At Curtis Memorial Library

Brunswick, ME

October 28 – December 29, 2017

Join Curtis Memorial Library Saturday, October 28 from 10:30 am to 2:30 pm, for the opening event of the Explore Tech Exhibit. The event will be a day of engineering experiences and conversations with local engineers. An array of hands-on activities and challenges will encourage playful learning. Visitors will meet entrepreneurs from TechPlace, Brunswick Landings’ Business Incubator Technology Accelerator and other local innovators. Cornerstones of Science will also be on hand assisting with activities.

Explore tech exhibit pictureExplore Tech: Engineers Make a World of Difference, a traveling exhibition for libraries, is part of the STAR Library Education Network (STAR_Net) led by the National Center for Interactive Learning at the Space Science Institute. Exhibit partners include the American Library Association, the Lunar and Planetary Institute, and Afterschool Alliance. Explore Tech is supported through a grant from the National Science Foundation.

Curtis Memorial Library was chosen as one of fourteen sites and will host the exhibit through December 29, 2017, in the library’s Collaboratory.

This exhibit shows how engineering provides solutions to better meet human needs and develops sustainable innovations for the future, and how engineers create new technologies to solve problems. It features hands-on and multimedia components that allow exhibit visitors to interact with exhibit content in a dynamic way, encouraging new perspectives about engineers and their vital work.

Visitors will become familiar with the National Academy of Engineering’s 14 Grand Challenges for Engineering, critical issues that must be addressed in the 21st century. They will also learn about the fundamental principles of energy, become aware of their own energy use, and understand the impact of engineering on societies over time and place.

The exhibit includes three areas: Engineering: Past, Present, and Future, High Tech/Low tech, and Power Up! Creating a Sustainable Energy Future. The exhibit will include a touchscreen computer kiosk that contains a several games that will engage children and adults. Some of the interactive experiences include Game Changers, which is about the Grand Challenges, along with a Quiz game.

During the exhibit period, the library will host several programs for adults, teens and children. Here are the first few:

Saturday, November 4 at 10 am: Meet the Robots—An interactive robotics program presented by Robotics Institute of Maine.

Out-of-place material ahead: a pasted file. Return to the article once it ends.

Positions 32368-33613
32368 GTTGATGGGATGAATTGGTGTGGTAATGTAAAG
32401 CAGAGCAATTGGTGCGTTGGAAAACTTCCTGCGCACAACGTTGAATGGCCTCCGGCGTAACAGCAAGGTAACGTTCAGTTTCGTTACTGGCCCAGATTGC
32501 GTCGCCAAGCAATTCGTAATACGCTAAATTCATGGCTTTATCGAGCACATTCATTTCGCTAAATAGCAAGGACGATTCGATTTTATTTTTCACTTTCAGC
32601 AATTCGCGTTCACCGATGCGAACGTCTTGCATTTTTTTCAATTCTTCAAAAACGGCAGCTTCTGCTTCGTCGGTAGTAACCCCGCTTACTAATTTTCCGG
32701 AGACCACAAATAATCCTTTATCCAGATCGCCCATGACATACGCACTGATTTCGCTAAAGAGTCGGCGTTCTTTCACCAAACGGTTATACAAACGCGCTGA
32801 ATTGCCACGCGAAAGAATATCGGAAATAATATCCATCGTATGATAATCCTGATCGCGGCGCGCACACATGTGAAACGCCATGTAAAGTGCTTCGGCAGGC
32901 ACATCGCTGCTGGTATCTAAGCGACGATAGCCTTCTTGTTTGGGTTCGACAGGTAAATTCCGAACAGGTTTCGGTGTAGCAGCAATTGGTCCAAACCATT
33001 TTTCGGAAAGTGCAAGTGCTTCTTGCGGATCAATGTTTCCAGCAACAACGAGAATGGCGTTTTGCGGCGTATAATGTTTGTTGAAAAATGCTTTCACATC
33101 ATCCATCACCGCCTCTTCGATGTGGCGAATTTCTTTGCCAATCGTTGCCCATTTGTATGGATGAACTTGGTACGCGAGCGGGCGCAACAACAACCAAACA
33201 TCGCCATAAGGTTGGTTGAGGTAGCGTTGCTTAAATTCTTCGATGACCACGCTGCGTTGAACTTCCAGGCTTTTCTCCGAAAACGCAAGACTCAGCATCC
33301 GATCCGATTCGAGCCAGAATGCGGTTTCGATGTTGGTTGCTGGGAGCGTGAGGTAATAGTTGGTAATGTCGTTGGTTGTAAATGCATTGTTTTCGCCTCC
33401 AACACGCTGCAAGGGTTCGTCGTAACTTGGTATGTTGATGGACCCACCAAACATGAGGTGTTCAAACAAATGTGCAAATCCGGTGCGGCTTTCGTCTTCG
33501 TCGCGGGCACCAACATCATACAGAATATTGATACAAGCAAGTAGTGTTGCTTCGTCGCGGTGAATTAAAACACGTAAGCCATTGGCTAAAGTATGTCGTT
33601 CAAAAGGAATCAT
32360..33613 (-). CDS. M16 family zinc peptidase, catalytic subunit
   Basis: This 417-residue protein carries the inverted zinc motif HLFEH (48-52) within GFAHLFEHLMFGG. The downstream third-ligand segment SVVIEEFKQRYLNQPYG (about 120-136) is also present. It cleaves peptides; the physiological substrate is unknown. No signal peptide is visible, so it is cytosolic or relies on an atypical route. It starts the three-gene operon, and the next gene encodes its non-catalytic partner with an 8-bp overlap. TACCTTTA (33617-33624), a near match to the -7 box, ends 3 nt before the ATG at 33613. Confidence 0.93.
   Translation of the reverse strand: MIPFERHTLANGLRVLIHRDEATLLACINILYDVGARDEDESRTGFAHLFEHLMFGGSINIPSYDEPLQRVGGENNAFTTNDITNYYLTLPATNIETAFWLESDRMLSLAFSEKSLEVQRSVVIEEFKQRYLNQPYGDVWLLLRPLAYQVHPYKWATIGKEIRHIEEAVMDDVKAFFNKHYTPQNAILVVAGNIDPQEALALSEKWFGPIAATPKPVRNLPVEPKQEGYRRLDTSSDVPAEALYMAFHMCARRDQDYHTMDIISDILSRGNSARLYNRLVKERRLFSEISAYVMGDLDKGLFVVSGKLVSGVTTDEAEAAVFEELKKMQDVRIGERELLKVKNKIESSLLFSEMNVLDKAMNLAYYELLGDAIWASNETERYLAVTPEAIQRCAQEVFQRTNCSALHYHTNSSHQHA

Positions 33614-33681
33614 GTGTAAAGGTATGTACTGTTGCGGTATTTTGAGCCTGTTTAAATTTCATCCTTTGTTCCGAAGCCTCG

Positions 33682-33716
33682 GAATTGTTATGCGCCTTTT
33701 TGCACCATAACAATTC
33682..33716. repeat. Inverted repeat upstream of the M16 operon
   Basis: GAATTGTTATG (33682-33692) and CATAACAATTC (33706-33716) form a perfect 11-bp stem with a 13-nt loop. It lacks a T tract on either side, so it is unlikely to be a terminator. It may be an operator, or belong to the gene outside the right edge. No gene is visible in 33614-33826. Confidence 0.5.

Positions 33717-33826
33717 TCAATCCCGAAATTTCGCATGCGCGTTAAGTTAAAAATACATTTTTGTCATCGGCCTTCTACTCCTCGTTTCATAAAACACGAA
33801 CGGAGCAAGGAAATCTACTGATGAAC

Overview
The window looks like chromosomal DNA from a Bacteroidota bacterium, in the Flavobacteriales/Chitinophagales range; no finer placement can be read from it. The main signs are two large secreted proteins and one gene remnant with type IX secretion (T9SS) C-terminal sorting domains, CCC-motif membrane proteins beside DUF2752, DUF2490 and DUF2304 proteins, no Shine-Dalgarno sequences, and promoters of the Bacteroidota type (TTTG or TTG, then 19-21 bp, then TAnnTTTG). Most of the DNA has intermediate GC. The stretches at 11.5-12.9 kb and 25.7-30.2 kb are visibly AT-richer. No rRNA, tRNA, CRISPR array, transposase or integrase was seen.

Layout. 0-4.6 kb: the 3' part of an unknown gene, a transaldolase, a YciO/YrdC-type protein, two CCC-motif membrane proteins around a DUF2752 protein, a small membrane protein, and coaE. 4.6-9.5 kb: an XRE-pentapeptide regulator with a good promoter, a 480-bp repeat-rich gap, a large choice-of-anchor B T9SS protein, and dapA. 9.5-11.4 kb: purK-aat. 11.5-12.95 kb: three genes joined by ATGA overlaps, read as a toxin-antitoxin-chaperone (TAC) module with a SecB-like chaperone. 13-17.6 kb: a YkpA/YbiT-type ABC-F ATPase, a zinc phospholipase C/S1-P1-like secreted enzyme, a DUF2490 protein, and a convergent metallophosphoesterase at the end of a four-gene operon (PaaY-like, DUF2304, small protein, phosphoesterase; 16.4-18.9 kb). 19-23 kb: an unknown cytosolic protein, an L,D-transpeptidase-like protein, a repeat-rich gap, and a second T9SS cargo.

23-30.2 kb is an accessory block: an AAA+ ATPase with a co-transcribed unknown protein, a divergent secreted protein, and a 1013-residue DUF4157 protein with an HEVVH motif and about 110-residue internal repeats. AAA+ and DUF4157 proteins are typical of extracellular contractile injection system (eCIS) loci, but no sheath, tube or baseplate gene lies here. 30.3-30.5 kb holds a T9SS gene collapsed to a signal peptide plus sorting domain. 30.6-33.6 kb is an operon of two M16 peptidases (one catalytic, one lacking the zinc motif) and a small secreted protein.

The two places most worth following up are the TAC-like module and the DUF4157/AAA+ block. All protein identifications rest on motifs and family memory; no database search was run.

Wednesday, November 8 at 6 pm: Bowdoin Women in Computer Science Panel Presentation cosponsored by the American Association of University Women.

The Fall Science Read at the library will be Hidden Figures: The American Dream and the Untold Story of the Black Women Mathematicians who Helped Win the Space Race by Margot Lee Shetterly. This is the phenomenal true story of the black female mathematicians at NASA whose calculations helped fuel some of America’s greatest achievements in space. Multiple copies of the book will be available in October and programs to enhance patrons’ reading of the book are scheduled for November and December. — Pamela Bobker



Hannaford Helps

Hannaford Helps ME Bag

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Hello Maine Community and Beyond,

Hannaford HelpsFor the entire the month of September Cornerstones of Science will receive $1 from each Hannaford Helps bag (Good Karma bag only) purchased at the Hannaford located in Brunswick, ME. This is an amazing opportunity for Cornerstones of Science not only to raise funds, but to also spread awareness about our cause within the community.

Hannaford helps bagPlease show your support by purchasing these beautifully designed reusable bags! They can be found on the reusable bag rack and at various registers. As a reminder, the Hannaford Helps bag features the good karma message.  We strongly encourage you to share this news with family and friends as well!

For more information about the program, please visit www.hannaford.bags4mycause.com.

Our goal is to sell 1,000 bags to support our Library Science Trunk Program, which would allow 30 science trunks filled with hands-on science activities to be delivered to public libraries around the state of Maine. We are confident that with the help of our dedicated supporters, we can reach this goal during our month in the program and further carry out our mission.

Thank you for your support,

Cynthia Randall
Cornerstones of Science
Executive Director

Hannaford Helps ME Bag